The unpredictable development with Russia practically stops investments in Ukraine, in general, and for the production of food and infrastructure, as well. At the moment, the best that can be expected is a stabilization of the situation.
Three other countries in the Black Sea region must be noted: Turkey, Bulgaria, and Romania.
Turkey. This country produces 4 to 5 mmt of corn and only 130,000 tons of soybeans. Turkey is the big importer of soybean oil – 1.1 mmt in the 2013-2014 marketing year. Turkey exports no oilseeds and imports 2.1 mmt of oilseeds, 52% of which is soybeans. The biggest exporters of soybeans to Turkey are the U.S., Paraguay, and Ukraine.
In 2013, Turkey imported 1.4 mmt of vegetable oils, 45% of which was sunflower oil. The latter was imported from Russia, Ukraine, and Bosnia-Herzegovina.
Soybean oil was imported from Ukraine, Romania, and the U.S. At the same time, Turkey exports soybean oil to Turkish Cyprus, Iraq, and Sudan.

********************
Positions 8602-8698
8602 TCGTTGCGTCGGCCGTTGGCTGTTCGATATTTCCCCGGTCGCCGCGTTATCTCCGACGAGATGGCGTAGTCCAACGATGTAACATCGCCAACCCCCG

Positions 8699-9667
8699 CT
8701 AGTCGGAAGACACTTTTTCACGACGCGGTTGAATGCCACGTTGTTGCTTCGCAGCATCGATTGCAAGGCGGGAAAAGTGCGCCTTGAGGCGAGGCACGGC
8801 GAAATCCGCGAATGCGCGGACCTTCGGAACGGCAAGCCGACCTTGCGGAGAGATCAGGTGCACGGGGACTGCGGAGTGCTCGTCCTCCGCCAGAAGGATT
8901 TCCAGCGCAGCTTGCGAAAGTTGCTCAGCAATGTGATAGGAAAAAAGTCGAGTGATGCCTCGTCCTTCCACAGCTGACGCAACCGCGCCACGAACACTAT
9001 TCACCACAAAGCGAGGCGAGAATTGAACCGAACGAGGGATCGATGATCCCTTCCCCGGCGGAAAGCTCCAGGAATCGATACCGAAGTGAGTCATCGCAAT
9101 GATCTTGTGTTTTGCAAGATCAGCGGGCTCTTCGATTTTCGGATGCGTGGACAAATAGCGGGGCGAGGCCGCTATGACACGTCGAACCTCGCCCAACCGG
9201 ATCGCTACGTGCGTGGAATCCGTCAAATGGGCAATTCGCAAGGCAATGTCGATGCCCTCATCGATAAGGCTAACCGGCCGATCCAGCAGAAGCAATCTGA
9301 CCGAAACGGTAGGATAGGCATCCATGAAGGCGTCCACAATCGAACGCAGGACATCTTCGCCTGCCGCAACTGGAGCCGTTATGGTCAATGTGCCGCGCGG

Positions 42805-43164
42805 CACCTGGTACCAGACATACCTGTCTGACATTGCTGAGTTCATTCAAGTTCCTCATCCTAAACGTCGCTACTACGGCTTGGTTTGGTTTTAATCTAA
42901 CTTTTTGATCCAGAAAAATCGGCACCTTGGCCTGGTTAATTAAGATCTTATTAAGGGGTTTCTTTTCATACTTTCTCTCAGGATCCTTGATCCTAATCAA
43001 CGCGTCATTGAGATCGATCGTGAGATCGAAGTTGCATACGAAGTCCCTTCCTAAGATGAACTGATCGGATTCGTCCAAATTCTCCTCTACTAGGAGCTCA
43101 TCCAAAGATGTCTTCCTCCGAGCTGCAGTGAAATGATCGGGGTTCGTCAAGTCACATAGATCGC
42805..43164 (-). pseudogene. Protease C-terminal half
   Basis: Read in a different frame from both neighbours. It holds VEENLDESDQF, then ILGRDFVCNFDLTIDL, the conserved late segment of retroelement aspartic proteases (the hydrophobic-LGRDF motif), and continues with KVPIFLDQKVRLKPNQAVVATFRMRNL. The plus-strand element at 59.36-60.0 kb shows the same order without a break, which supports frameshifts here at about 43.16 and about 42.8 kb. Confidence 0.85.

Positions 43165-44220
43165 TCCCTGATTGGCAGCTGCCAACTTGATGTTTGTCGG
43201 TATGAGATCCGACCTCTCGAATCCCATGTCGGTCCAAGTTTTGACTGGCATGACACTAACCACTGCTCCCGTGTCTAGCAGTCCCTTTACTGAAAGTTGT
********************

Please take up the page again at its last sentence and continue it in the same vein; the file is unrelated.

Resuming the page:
Bulgaria. According to the USDA, corn production in Bulgaria in the 2014-2015 marketing year will be 2.7 mmt. Corn exports in 2013-2014 were estimated at 1.9 mmt, mainly to the other EU countries.
Romania. According to the International Grains Council, Romania’s total grain production in 2014-2015 will be 17.2 million tons. In the 2014-2015 marketing year, corn production is projected to reach 9.25 mmt. Major EU export destinations included Spain (242,000 tons), Italy (194,000 tons), and Greece (102,000 tons). Exports to non-EU countries were greater than expected, as grain operators accessed new markets.
In the 2014-2015 marketing year, corn production is projected to reach 9.25 mmt. Romania exports half of its corn to other EU countries. The main destinations for Romanian corn outside of the EU are Egypt, Israel, Lebanon, South Korea, and Libya.
Soybean production in Romania flourished mainly because of growing GMOs before the country joined the EU. After joining, growing GM soybeans was banned, and now it is unprofitable to grow conventional soybeans.
Romania is a big importer of soybeans (about 500,000 tons a year). The biggest exporters of soybeans to Romania are Brazil, Argentina, the U.S., and Ukraine. In 2013, the port of Constanza handled 17.2 mmt of grains and oilseeds (31% of the total port capacity).
Iurii Mykhailov is editor in chief of Agrobusiness Ukraine.